Abstract: The AW3D30 dataset is a publically available, high-accuracy digital surface model; the model’s cited nominal elevation accuracy is 5 m (1σ). In order to verify the accuracy of AW3D30, we selected China as test area, and used field measurement points in the national control point image database as control data. The elevation accuracy of the field measurement points in the national control point image database is better than 1 m. The results show that the accuracy of the AW3D30 satisfies the requirement of 5 m nominal accuracy, and elevation accuracy reached 2 m (1σ). Accuracy is related to both terrain and slope. Accuracy is better in flat areas than in areas of complex terrain, and the eastern region of China is characterized by better accuracy than the western region.

Area 2 - Remote Sensing

Full Papers
Paper Nr: 21
Title:

Mapping and Monitoring Airports with Sentinel 1 and 2 Data - Urban Geospatial Mapping for the SCRAMJET Business Networking Tool

Authors:

Nuno Duro Santos, Gil Gonçalves and Pedro Coutinho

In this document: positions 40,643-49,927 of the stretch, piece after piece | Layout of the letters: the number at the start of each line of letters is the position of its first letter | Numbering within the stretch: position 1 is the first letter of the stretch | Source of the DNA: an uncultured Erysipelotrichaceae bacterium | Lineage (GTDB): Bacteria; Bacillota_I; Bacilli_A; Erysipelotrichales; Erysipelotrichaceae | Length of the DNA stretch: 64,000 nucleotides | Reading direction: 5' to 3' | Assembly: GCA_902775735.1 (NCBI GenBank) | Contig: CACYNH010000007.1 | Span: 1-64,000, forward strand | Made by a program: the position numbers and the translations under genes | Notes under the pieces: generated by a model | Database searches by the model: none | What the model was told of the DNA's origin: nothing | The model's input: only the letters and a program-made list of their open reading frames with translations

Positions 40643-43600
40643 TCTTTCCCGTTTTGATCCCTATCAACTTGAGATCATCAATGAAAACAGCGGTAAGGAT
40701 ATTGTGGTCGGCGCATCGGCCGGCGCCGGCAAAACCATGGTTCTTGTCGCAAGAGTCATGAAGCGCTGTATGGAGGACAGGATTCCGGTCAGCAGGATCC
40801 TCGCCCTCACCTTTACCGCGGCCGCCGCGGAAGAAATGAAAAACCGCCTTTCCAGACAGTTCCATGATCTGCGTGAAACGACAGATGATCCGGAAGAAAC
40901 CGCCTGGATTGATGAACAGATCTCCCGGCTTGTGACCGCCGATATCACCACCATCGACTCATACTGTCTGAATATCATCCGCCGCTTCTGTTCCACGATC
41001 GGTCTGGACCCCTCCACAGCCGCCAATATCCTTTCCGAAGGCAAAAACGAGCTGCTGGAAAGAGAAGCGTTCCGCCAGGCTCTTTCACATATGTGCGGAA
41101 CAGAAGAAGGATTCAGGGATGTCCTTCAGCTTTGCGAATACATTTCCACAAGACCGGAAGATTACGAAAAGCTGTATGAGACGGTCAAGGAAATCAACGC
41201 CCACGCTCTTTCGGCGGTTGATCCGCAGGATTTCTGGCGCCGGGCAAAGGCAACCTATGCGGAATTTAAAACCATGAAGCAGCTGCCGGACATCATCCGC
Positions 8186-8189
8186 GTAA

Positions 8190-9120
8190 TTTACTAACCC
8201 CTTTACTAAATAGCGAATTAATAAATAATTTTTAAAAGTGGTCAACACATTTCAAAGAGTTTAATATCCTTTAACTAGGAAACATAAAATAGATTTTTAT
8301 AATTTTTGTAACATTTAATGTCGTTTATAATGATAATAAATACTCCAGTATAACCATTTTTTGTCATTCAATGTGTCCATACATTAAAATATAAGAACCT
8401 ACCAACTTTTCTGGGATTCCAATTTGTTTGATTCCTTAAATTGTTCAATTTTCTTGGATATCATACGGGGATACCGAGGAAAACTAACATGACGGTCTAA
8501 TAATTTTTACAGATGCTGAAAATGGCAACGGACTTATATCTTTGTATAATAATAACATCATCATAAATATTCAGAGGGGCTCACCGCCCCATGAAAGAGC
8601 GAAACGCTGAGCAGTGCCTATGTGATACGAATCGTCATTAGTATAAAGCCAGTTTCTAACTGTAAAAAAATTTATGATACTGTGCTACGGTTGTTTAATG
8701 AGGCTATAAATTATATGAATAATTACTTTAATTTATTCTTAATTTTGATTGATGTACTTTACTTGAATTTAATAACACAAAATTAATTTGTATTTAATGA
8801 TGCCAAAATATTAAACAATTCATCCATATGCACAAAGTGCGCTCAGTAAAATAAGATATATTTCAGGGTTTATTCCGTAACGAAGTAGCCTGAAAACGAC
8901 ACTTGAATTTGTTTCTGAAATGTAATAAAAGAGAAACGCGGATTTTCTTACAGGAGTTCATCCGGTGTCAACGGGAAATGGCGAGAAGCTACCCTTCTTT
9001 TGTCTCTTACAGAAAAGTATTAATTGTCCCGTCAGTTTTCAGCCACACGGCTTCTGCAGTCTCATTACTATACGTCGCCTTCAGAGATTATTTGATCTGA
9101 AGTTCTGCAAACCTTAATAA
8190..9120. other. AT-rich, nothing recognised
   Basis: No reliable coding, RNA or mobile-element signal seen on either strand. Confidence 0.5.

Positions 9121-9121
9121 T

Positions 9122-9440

Abstract: SCRAMJET is an online tool that allows business travellers to connect and plan to meet in any of the airports included in their trip. To successfully deliver, SCRAMJET needs accurate and up-to-date worldwide airport mapping information. This paper describes an assessment of the use of Earth Observation (EO) products, in particular the Sentinel program, for improving airport mapping and monitoring its changes. The first step is to verify the data availability of Sentinel-1 and Sentinel-2 at a global scale, and then evaluate its adequacy for airport mapping. For monitoring airport changes, the analysis tested multispectral change detection methods and interferometry processing techniques. The main conclusion was that the acquisition frequency of both Sentinels is a great benefit to assure up-to-date information at a global scale. The recommended approach for a target of 200 airports is to do the airport mapping, assisted by Sentinels data for validation and improvements, and monitoring changes by integrating a Sentinel-2 change detection chain (using NIR/SWIR bands), in parallel with OpenstreetMap change detection processing.